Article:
Unsurprisingly the Covid-19 pandemic has had a rather drastic effect on the functioning of the courts at all levels. The numbers of pendency of cases in all levels of the judiciary have increased significantly and have reached an all-time high ever since the beginning of the one year of virtual functioning.
The NJDG has stated that the backlog of cases in district courts saw a sharp increase of 18.2 percent in the one year of Virtual functioning. The NJDG (National Judicial Data Grid) is a government platform that monitors judicial data.
In the previous year the increase was that of 7.79 percent and before that pending cases increased by 11.6%. In the Supreme Court itself, the pendency increased by 10.35% during the lockdown as opposed to 5.29% of the previous year.
The sharp increase in backlog when the court functioned in the virtual mode is despite increased judicial hours. According to a press statement issued by the Supreme Court, the court functioned more than usual during the pandemic.
The statement said:
“Beyond the usual minimum required 190 days Court sittings in a Calendar Year, the Court was functional for 231 days, including 13 vacation sittings in the year 2020.
The Registry also remained functional for 271 days as against an average of 268 days in the previous three years,”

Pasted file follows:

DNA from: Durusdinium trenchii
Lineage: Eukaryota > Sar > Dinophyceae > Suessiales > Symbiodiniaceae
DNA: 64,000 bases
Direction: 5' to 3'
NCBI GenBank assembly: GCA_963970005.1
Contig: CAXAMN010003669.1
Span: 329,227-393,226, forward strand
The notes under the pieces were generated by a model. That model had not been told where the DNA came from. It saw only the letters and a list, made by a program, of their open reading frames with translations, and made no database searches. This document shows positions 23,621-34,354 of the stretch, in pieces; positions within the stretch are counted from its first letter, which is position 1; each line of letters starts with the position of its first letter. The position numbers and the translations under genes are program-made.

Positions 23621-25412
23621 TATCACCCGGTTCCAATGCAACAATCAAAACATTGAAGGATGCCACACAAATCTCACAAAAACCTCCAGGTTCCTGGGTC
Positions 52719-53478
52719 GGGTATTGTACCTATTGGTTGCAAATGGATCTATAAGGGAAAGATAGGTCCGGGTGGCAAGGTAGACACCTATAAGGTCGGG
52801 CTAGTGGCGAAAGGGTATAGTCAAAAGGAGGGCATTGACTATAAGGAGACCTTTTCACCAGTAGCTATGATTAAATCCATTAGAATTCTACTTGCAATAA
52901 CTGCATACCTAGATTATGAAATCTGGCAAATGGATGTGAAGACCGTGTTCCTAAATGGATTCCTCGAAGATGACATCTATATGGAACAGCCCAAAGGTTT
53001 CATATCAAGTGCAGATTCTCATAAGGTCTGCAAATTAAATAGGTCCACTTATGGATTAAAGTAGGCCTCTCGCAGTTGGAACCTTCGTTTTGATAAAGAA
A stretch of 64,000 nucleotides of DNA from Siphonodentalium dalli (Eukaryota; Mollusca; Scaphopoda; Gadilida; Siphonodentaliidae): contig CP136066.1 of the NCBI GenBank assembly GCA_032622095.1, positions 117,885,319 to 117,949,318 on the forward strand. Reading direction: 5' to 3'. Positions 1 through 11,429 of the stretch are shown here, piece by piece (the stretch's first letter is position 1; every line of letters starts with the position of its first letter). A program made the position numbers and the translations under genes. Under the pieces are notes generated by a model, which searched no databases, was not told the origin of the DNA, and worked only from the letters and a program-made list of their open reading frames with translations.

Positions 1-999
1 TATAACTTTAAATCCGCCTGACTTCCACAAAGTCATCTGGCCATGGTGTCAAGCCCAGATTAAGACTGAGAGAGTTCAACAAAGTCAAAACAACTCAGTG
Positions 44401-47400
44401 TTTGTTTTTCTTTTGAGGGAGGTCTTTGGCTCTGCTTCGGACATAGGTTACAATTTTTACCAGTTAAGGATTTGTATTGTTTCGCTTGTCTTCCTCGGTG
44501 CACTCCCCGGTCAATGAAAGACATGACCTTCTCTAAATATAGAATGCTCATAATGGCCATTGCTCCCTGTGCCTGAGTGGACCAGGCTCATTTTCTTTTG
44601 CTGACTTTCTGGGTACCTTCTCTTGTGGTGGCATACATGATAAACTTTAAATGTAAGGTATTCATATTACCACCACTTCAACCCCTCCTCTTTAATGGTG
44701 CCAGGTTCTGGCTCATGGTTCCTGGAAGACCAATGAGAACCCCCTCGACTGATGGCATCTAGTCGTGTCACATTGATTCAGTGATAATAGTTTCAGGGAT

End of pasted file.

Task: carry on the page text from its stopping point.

The SC has had nearly 32,000 hearings during the lockdown period.
Members of the Bar, however, have been pushing for resuming the physical functioning of the court. This is to deal with the backlog.
“The rise is significantly high but even that does not convey the complete picture. The filing also had gone down during the pandemic. If you take into account cases that would be usually filed, the backlog for last year would be even higher,” senior advocate and president of the Supreme Court Bar Association Vikas Singh said.
“There is already a huge vacancy of judges in the country and restricted functioning of courts has added to that. But the judges are not doing anything to remedy the situation,” he added.
The High Courts and the Supreme Courts allow for ad-hoc judges to be appointed under Articles 128 and 224A of the Indian Constitution. Despite this, there have been several vacancies in the regular appointments. According to data by the Department of Justice, high courts across the country are short of 38.8 percent judges. Against a sanctioned strength of 1080 judges, there are 661 judges presently in high courts.